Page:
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Being the MFT that Couples and Families are Looking For
Being the MFT that Couples and Families are Looking For

Being the MFT that Couples and Families are Looking For...

When it comes to gaining client trust in the marriage-family therapy field, credibility begins with the question: what are couples and families looking for?

Firstly, though it may seem obvious, clients are looking for someone helpful. And they look for this quality from the get-go.

In the first session, was something accomplished or was a timeline established so that accomplishment is foreseeable or expected? Giving clients the ability to look forward to progress will keep them coming back to make progress and will ultimately build a trusting client-therapist relationship.

Susan Heitler, Ph.D., wrote 3 Ways a Therapist Establishes Trust in Therapy and points out:

Clients generally regard their therapist as helpful if, right from the first session, the therapist offers them to see their situation in a new, non-blaming manner. […] Couples also begin to trust that treatment will be helpful if, from the outset, the therapist shows them a sample of what they will do in treatment that will lead to an improved relationship.

Without the solid ground of trust, credibility is impossible. As Deborah L. Jacobs of Forbes Magazine says in Boost Your Credibility at Work, “Words have to match actions. In addition to meeting your deadlines and hitting all your goals, it’s vital to establish trust.”

Secondly, clients are looking for someone emotionally safe. Many therapy-seeking couples and families are looking for conflict and communication resolution. A trustworthy therapist controls the conversation and establishes a safe space for fair fighting. Heitler says:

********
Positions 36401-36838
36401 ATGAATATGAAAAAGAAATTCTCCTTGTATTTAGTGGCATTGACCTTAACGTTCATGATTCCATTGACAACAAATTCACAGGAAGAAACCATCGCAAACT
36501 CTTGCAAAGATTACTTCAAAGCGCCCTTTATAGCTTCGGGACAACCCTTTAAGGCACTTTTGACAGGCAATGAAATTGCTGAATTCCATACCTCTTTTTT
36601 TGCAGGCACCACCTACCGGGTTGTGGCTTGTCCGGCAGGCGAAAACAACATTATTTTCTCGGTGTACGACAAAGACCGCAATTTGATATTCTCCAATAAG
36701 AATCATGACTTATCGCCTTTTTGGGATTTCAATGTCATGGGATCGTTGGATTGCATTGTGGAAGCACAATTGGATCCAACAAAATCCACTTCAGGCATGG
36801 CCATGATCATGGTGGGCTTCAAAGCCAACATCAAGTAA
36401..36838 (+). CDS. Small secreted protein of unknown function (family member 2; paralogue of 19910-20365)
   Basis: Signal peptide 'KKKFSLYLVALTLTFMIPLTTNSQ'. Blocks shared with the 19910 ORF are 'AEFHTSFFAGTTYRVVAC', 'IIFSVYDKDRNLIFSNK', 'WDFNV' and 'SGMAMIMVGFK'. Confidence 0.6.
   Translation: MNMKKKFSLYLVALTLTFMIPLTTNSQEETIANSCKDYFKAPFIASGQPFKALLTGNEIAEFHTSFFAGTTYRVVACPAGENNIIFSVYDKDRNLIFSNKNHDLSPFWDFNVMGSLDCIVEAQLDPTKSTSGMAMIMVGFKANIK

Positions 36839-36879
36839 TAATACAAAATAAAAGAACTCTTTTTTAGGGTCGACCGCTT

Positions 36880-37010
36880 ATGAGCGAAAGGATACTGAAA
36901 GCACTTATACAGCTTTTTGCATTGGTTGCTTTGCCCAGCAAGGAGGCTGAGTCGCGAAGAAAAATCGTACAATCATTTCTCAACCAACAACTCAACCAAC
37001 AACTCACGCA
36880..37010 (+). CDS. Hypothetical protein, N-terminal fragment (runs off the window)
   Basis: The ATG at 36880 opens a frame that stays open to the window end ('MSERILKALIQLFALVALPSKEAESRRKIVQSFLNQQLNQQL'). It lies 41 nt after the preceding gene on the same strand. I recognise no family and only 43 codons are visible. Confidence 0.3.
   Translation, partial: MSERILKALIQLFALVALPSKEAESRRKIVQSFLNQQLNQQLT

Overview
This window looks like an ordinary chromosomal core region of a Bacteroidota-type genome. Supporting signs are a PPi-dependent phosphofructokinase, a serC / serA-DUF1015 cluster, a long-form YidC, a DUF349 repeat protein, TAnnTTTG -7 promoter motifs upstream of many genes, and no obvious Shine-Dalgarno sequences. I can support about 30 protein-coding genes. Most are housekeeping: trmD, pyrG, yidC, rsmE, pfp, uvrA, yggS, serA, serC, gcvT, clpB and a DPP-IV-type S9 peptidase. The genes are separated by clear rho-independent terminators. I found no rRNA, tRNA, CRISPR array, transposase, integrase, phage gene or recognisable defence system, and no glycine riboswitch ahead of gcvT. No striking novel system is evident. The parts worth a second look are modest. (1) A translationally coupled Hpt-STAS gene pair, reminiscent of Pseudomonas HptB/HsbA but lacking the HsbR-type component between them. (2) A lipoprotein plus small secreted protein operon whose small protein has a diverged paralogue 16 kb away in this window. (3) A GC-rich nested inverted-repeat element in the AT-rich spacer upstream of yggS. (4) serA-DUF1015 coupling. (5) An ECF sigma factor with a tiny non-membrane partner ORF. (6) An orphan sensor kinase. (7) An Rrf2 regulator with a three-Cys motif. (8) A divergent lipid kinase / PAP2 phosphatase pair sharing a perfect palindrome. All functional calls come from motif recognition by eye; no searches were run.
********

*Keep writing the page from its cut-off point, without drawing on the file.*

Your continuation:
In couples therapy sessions clients need the therapist to keep a tight hold on the reins by shepherding mutually respectful talking and eliciting responsive listening. The therapist needs to train combative spouses each to look for what they themselves can change rather than to seek to change each other. Zero tolerance for blaming or arguing in the session is essential. When clients get out-of- bounds, the therapist needs immediately blow the whistle and stop the action.

Establishing boundaries within conflict resolution creates a space for all parties to be heard and helped. Credibility is naturally born of such a trustworthy environment. Lastly, clients are looking for someone who can make them hopeful that they will continue to make progress and that their conflict is not in control of their progress. Heitler says this can be done through affirmation.

When a therapist shares positive comments, appreciation, enjoyment, etc. to clients, clients’ self-esteem grows. Genuine appreciation, admiration, acknowledgement of clients’ growth and focusing on their strengths also helps clients to relax so that they can learn more. Appreciation often teaches clients as much or more than feedback about their areas of difficulty.

Ultimately, being the MFT that families and couples are looking for boils down to being trustworthy.

 



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